Fourteen-year old Tana Clymer of Oklahoma City found a 3.85-carat diamond at a park in Arkansas using her diamond vision. No, it was not part of someone’s lost engagement ring. Arkansas’ Crater of Diamonds State Park is the only public diamond-producing site in the United States, and “discoveries” like Tana’s are not unheard of.
Assistant park superintendent Bill Henderson revealed that a yellow diamond of similar quality was also found at the state park back in March 2006. An Oklahoma State Trooper named Marvin Culver discovered the 4.21-carat canary diamond in the same place and named it “the Okie Dokie Diamond”. Another diamond weighing 5.16 carat was unearthed by a 12-year old North Carolina boy just last July. In fact, Tana’s teardrop-shaped, jellybean-sized prize is the 396th loose diamond found so far at the park this year.
Experts speculate that the amount of heavy rainfall in the past months could have contributed to the unearthing of hundreds of diamonds, making it easier for park visitors to discover them. Tana Clymer was on the search field with her family for about two hours when she saw the yellow diamond sitting near the surface. She initially thought it was a piece of candy wrapping.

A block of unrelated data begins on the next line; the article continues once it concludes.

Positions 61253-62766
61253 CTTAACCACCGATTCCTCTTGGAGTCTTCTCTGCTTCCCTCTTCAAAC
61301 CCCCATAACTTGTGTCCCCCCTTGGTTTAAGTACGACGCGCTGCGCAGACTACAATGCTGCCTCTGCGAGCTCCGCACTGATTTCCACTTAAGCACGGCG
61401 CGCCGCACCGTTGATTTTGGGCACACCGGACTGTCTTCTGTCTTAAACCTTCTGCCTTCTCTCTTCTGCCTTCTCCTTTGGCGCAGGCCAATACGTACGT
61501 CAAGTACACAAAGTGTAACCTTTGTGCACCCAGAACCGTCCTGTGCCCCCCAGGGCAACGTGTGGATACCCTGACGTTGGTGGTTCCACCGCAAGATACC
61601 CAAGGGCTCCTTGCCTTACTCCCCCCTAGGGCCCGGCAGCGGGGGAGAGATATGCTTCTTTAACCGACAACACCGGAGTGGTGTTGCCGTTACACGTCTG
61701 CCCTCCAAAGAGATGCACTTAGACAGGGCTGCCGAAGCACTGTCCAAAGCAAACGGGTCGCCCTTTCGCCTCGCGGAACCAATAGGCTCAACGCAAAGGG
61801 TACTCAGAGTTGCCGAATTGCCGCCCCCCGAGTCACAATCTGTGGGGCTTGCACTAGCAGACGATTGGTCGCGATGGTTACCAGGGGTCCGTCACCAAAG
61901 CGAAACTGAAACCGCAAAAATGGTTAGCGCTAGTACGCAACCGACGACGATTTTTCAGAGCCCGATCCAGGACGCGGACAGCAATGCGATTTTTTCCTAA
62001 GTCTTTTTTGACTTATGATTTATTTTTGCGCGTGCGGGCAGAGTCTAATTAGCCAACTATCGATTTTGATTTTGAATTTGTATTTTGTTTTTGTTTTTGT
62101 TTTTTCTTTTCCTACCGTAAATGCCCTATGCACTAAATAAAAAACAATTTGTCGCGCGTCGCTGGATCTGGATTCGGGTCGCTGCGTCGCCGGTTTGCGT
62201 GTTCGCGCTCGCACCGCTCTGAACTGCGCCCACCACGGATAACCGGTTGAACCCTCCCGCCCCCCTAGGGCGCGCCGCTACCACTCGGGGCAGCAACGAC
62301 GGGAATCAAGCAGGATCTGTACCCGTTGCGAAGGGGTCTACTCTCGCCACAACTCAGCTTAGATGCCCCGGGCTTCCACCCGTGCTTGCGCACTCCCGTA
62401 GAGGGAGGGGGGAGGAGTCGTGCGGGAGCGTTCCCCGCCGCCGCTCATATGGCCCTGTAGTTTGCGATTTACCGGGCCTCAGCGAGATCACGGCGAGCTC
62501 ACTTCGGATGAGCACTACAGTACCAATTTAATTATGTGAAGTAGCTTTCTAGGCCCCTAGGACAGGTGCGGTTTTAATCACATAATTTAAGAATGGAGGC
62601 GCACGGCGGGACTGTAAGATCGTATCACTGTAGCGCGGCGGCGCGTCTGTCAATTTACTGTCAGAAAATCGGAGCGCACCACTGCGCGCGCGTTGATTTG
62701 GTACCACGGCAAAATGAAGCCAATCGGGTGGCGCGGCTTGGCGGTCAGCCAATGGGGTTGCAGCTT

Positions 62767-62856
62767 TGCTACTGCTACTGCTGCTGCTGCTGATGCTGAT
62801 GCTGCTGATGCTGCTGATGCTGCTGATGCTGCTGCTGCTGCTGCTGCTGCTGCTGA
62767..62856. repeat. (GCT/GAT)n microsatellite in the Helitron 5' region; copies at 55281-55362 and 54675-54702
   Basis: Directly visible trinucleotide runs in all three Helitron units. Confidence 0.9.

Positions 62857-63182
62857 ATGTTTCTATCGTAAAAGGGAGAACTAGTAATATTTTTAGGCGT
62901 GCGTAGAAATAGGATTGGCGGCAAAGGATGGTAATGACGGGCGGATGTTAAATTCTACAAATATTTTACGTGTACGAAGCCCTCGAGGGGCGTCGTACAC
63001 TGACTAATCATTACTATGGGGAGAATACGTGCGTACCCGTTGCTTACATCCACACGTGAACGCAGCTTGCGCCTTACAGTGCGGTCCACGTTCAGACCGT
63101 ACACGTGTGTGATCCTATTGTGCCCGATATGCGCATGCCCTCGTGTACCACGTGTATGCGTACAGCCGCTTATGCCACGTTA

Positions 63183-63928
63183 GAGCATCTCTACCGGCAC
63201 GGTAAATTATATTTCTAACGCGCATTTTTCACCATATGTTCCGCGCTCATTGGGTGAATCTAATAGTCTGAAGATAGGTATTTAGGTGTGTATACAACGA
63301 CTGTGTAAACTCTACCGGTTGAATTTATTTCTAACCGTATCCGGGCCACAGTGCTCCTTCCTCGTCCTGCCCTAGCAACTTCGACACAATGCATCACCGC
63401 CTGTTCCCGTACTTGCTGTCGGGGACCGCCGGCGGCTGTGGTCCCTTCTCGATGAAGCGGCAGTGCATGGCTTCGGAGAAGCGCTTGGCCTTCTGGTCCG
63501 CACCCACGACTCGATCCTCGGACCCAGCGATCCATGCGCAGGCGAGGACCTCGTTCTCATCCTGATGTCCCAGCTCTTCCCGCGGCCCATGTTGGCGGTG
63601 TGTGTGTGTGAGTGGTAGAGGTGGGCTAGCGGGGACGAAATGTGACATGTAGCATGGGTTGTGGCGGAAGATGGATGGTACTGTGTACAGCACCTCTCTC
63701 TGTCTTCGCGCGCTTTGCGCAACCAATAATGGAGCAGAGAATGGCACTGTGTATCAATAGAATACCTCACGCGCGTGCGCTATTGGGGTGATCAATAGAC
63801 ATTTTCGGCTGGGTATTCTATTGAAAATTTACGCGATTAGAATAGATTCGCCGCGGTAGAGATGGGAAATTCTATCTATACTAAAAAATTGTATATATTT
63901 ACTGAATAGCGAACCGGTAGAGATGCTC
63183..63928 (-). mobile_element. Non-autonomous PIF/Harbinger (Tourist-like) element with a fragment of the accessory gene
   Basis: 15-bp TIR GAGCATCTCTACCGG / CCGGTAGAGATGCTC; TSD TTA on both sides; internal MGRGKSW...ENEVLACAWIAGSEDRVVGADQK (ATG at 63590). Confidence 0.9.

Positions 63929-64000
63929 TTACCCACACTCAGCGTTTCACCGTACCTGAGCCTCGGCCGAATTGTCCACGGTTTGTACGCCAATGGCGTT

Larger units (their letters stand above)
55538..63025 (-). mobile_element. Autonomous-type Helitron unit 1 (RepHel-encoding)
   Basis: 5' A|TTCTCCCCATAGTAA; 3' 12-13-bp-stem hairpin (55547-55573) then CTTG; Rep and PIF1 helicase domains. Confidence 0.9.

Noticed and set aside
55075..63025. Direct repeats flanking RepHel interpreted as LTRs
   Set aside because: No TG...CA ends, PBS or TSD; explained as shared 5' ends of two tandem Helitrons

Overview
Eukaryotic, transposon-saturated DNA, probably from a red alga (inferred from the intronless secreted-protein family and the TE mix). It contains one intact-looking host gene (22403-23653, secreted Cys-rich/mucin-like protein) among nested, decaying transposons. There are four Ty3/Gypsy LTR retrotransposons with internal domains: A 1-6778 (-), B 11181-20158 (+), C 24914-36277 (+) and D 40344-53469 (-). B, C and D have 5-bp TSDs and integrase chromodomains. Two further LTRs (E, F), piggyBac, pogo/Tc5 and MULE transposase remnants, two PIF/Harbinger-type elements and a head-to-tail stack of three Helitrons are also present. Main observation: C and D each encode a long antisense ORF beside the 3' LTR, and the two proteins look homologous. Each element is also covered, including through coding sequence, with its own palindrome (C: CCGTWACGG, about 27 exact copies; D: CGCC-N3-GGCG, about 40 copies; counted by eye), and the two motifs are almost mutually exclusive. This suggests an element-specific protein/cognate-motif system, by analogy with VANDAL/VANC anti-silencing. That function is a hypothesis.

The teenager named her discovery “God’s Jewel” and plans to either make it part of a ring, or have its value assessed to contribute to her college fund.
Diamonds are not the only stones being found by lucky visitors of the Crater of Diamonds State Park. Amethysts, garnets, jades, peridots, and other gemstones are also recorded discoveries. There have been over 75,000 diamonds unearthed at the park since 1906. The biggest one was found in 1924 and weighted 40.23 carats.